As COVID-19 started to hit the daily news cycle in early 2020, several questions started filling Americans’ minds.
A few included, what is it, how dangerous, is there a vaccine, what do we do next? As it became clear COVID was not going to kill the estimated two million Americans in 6 months, some in the population changed the questioning to, when can we go back to normal life?
As we enter 2022, more Americans are still asking the question but Dr. Anthony Fauci, the director of the National Institute of Allergy and Infectious Diseases and the Chief Medical Advisor to the President, keeps moving the goalposts, never locking into a straightforward answer.
So what does “fully vaccinated” mean?
Most recently it meant two shots of a Moderna or Pfizer-BioNTech vaccine, or just one from Johnson & Johnson. With the arrival of Omicron, a third shot, a “booster” was required to reach fully vaccinated, but now there is talk of a fourth shot possibly being necessary some time down the road.
Fauci said in September that he thinks three doses Pfizer-BioNTech or Moderna’s mRNA vaccines will likely be the primary series. He made his remarks about new terminology in response to whether the U.S. will start to offer fourth doses the way Israel has.
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“We need to find out what the durability of protection of the third shot is before we start thinking about the fourth shot,” he said.
On Tuesday, Fauci finally gave his definition when asked what “fully vaccinated” means
“We’re using the terminology now ‘keeping your vaccinations up to date,’ rather than what ‘fully vaccinated’ means,” Fauci said during a National Institutes of Health lecture Tuesday, according to Bloomberg News. “Right now, optimal protection is with a third shot of an mRNA or a second shot of a J&J.”
Fauci’s comments followed word from the Centers for Disease Control and Prevention (CDC) on Tuesday that third shots of Pfizer-BioNTech’s Covid-19 vaccine should be administered within five months after completing the initial two-shot series. That shortened the time frame by a month.
In a conflicting statement, CDC Director Rochelle Walensky said at a White House press briefing Wednesday, “Individuals are considered fully vaccinated against Covid-19 if they’ve received their primary series. That definition is not changing,”
The federal government has no plans to change the definition of fully vaccinated for travel guidelines, Medicare rules or any other federal requirements, White House coronavirus response coordinator Jeff Zients said during the same briefing.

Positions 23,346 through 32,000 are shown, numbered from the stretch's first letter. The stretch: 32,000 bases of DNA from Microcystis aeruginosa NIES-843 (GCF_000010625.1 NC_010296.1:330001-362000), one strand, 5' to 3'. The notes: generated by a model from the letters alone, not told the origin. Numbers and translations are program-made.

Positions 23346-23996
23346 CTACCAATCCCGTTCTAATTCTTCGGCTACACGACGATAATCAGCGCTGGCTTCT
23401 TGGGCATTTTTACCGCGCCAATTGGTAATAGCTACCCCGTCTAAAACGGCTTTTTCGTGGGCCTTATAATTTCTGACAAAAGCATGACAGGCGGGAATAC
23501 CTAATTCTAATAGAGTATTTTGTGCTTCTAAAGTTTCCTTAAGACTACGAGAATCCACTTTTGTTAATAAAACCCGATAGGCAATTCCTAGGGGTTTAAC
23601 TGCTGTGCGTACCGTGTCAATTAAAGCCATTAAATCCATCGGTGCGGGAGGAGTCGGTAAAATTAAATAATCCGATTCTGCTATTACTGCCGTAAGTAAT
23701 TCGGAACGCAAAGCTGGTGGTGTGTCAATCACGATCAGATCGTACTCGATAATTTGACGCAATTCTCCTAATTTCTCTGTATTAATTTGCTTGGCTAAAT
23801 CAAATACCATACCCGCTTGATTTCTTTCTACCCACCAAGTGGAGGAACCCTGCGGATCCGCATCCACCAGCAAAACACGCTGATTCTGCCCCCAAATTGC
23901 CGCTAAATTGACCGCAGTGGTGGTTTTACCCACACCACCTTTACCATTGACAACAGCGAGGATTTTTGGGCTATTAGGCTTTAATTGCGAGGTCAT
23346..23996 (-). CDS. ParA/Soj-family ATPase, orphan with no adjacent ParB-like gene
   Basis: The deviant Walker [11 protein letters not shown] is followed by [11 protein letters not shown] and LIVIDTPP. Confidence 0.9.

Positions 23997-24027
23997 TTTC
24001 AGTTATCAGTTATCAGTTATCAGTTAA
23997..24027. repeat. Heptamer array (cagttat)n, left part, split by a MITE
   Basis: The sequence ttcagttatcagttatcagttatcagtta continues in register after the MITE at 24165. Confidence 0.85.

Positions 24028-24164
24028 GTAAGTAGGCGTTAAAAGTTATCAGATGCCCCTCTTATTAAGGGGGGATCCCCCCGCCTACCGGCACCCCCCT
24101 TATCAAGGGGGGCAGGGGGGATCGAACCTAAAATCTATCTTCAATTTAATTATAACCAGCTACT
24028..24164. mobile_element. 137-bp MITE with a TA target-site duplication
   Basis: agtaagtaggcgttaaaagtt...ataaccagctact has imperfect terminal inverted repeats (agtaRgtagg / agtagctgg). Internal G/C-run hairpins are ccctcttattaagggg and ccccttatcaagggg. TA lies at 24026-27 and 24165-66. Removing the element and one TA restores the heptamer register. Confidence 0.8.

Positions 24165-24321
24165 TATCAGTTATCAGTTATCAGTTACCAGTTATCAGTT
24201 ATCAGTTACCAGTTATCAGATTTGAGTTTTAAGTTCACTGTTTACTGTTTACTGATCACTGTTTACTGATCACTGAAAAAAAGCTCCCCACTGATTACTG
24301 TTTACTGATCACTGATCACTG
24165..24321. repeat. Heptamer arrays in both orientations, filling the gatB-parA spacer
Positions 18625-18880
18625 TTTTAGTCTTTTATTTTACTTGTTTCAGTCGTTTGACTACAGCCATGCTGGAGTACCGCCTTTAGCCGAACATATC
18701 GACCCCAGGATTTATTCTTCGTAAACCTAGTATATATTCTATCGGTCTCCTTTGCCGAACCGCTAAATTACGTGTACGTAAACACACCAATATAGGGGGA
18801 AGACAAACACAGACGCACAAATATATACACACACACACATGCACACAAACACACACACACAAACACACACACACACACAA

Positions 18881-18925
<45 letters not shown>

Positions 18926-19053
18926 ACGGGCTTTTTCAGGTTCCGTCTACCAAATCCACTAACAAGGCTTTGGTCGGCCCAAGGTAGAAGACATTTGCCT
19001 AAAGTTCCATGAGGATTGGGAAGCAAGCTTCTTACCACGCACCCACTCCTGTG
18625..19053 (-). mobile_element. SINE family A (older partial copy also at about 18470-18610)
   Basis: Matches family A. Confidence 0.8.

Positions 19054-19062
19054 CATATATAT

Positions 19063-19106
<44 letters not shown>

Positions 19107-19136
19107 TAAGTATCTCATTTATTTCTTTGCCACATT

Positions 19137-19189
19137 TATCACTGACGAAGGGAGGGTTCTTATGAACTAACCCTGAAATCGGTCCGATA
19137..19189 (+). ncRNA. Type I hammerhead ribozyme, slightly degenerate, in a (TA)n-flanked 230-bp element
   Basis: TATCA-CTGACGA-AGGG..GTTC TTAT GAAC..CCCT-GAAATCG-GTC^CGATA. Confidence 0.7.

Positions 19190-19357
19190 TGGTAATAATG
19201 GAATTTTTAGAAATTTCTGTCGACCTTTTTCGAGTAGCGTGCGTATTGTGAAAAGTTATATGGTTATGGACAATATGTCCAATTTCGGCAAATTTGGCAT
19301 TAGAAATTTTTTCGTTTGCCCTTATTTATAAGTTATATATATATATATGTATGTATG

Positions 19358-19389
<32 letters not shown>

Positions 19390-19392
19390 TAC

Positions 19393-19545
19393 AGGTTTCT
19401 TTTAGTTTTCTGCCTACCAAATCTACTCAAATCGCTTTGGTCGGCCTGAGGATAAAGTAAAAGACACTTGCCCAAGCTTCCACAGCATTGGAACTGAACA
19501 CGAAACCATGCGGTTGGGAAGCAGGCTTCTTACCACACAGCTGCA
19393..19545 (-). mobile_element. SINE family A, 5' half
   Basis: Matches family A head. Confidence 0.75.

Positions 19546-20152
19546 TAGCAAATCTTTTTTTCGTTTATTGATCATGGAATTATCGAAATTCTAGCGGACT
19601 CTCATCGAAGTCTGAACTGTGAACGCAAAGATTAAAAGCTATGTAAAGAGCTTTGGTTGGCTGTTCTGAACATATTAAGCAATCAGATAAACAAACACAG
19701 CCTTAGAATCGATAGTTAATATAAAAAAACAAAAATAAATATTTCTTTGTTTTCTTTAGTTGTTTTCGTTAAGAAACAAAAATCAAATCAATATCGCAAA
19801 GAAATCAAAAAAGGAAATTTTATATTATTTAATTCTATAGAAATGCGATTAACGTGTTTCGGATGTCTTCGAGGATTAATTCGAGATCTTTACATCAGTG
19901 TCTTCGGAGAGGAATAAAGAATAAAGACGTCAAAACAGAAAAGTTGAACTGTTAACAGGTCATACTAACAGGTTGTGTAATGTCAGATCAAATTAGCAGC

At the same time, the CDC has updated its guidelines to include language on staying up to date with vaccines, based on the type of vaccine and age group, Walensky said.
“Consistent with how public health has historically viewed or even talked about how we recommend vaccines, we are now recommending that individuals stay up to date with additional doses that they are eligible for,” she said.
“Early studies have indicated a booster of Pfizer Inc.‘s vaccine provides a 25-fold increase in neutralizing antibodies that fight the variant, Moderna Inc.‘s booster produces a 37-fold increase in antibodies, and two doses of Johnson & Johnson‘s vaccine cut hospitalizations in South Africa by 85%,” Bloomberg wrote.
The quickly spreading Omicron variant is better at slipping past the immunity delivered by vaccines than the Delta variant, according to a recent report.
“Investigating nearly 12,000 Danish households in mid-December, the scientists found that Omicron was 2.7 to 3.7 times more infectious than the Delta variant among vaccinated Danes,” Reuters reported, citing a Danish study published last week.
The study, conducted by researchers at University of Copenhagen, Statistics Denmark and Statens Serum Institut (SSI), suggested that the Omicron variant spreads more quickly because it can evade immunity delivered by vaccines.
“Our findings confirm that the rapid spread of the Omicron (variant) primarily can be ascribed to the immune evasiveness rather than an inherent increase in the basic transmissibility,” the study said.
The study also found that “booster-vaccinated people are less likely to transmit the virus, regardless of the variant, than the unvaccinated,” Reuters reported.
Tyra Grove Krause, Denmark’s chief epidemiologist, and SSI’s technical director said that a new study from Denmark’s State Serum Institute found that the risk of winding up in the hospital with Omicron is half that seen with the previous Delta variant. She also said that like the emergence of the variant in South Africa, cases will rise, then quickly fall.
“I think we will have that in the next two months, and then I hope the infection will start to subside and we get our normal lives back,” she said on Monday, according to the Daily Mail.
Well, America we finally got an answer to our main question. The problem is, it’s open-ended and for those who take the COVID vaccine pokes, you may never be fully vaccinated for more than a few months, requiring periodic booster shots, for years to come.
Written By: Eric Thompson, host of the Eric Thompson Show.